What is the ROA Formula?

by Jim Woodruff - Updated March 05, 2018
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Business managers use the return on assets ratio to determine the profitability of all funds invested in their businesses. While ROA is a measure of profitability, it is different from the return on equity ratio and has other implications for managers and investors.

What Is ROA?

ROA is the ultimate measure of how much after-tax profit a company is making on every dollar invested in the business. It takes into consideration every asset in the business: cash, buildings, inventory, vehicles, intellectual property, machinery, equipment and receivables. ROA is of particular interest to shareholders because they want to know how much money they are making on their investment. ROA is a broader gauge used by investors and managers to determine how efficiently they are using the company's assets to make a profit.

What Is the Formula?

To calculate ROA, divide annual net profits by average total assets:

ROA = Net Profit/Average Total Assets

While the calculation of ROA is a ratio, it is typically presented as a percentage. The amount of a firm's assets can vary over a year, so it's better to use the average total assets for the calculation. To determine the average total assets of a company, add the company's assets at the beginning of the year to its assets at the end of the year and divide by two.

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Meaning of ROA

Management's objective is to achieve an ROA in excess of the firm's interest cost of borrowing and the cost of equity capital. If a company borrows money at an interest rate of 8 percent and is able to achieve a 15 percent ROA, then it is ahead by 7 percent. In this case, management is doing a good job employing the firm's assets.

How to Use ROA

A company's ROA has to be compared to other firms in the same industry to know if its ROA is good or bad. When comparing the ROAs across various industries, it is important to consider the type of business and the amount of assets required. For example, trucking companies have a high investment in assets because they need fleets of large trucks, so these companies will have low ROAs. Software firms that sell programs to download will not have a high amount of fixed assets and their ROAs will be much higher. Advertising agencies are another example of companies that have low assets and high ROAs.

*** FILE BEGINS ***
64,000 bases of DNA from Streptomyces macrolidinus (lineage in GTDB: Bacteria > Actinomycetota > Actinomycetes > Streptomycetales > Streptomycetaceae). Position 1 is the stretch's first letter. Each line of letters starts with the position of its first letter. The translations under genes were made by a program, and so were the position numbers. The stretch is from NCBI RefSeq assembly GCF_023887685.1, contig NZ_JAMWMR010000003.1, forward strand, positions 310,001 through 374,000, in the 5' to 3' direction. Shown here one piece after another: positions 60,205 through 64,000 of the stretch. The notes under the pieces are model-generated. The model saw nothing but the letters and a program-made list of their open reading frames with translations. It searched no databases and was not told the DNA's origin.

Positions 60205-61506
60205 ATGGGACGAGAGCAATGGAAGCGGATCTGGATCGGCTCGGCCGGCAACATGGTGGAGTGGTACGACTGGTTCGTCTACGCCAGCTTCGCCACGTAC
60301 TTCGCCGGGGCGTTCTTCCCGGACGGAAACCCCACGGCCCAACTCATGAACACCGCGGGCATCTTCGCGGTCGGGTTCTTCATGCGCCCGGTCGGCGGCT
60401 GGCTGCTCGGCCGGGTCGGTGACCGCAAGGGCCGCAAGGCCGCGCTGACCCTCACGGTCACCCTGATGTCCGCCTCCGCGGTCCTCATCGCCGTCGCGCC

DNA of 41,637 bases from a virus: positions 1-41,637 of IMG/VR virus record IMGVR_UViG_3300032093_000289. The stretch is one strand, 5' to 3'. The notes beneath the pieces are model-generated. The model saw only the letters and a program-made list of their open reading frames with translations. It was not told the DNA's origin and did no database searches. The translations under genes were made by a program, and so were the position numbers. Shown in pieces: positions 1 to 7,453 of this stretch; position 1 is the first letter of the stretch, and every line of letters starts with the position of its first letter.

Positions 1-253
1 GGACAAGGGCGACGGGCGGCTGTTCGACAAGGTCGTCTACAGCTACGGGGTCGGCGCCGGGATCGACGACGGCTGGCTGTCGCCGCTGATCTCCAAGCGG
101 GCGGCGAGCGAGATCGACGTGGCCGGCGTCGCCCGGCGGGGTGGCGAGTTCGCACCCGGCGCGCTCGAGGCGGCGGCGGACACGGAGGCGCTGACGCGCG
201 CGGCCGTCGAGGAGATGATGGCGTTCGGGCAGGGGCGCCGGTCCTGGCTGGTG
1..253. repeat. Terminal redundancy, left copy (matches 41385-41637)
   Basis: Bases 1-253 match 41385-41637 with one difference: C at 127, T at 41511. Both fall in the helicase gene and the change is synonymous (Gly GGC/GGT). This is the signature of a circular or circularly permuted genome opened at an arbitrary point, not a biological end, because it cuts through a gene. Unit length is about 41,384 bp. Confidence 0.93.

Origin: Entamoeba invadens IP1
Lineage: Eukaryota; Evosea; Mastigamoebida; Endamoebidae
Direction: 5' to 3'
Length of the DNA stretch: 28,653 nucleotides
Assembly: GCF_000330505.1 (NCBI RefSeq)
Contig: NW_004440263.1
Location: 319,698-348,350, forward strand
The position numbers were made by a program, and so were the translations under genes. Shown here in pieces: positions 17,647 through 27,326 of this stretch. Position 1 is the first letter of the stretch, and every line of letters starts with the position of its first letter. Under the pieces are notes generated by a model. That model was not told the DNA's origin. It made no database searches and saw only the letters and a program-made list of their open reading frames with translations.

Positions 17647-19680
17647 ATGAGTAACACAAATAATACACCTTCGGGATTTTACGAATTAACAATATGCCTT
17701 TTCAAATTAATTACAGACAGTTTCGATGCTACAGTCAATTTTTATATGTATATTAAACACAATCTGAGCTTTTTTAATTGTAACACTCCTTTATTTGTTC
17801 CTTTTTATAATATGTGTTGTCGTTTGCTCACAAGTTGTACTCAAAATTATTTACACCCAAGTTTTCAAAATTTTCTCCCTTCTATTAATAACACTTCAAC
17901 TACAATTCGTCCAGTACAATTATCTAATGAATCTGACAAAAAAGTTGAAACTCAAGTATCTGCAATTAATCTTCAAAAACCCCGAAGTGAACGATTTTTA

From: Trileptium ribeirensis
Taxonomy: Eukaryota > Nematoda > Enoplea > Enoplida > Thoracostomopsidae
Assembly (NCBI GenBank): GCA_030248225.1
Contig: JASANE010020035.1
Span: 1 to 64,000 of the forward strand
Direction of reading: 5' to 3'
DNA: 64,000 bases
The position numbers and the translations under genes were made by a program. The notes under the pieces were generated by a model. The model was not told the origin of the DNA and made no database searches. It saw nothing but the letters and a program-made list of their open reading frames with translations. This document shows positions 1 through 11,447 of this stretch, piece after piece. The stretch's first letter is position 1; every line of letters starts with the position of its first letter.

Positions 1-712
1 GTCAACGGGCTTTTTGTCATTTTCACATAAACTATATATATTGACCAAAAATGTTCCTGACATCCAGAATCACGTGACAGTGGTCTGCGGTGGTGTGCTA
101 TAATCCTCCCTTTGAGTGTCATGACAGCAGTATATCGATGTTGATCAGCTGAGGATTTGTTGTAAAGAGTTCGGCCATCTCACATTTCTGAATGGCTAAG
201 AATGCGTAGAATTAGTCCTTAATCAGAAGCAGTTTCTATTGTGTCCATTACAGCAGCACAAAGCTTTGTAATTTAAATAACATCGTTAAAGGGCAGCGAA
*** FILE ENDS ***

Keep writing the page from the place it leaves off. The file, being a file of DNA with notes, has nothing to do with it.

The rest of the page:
A company with an abnormally high ROA could be a bad sign. It might signal that the company is letting the condition of its equipment run down and not investing in new machinery and equipment. While this strategy will raise ROA in the short term, it will hurt the firm's long-term return on its assets as the productivity of its equipment declines. In general, firms with ROAs less than 5 percent have high amounts of assets. Companies with ROAs above 20 percent typically need lower levels of assets to fund their operations.

ROA is a vital analytical tool for investors and business managers. Achieving a reasonable ROA is a critical goal for a company, and it will be actively monitored for trends and performance relative to other businesses in the same industry.

About the Author

James has been a management consultant to more than 1,000 small businesses. As a senior management consultant and owner, he used his technical expertise to conduct an analysis of a company's operational, financial and business management issues. James has been writing business and finance related topics for blogs and e-commerce websites since 2007. He graduated from Georgia Tech with a Bachelor of Mechanical Engineering and received an MBA from Columbia University.

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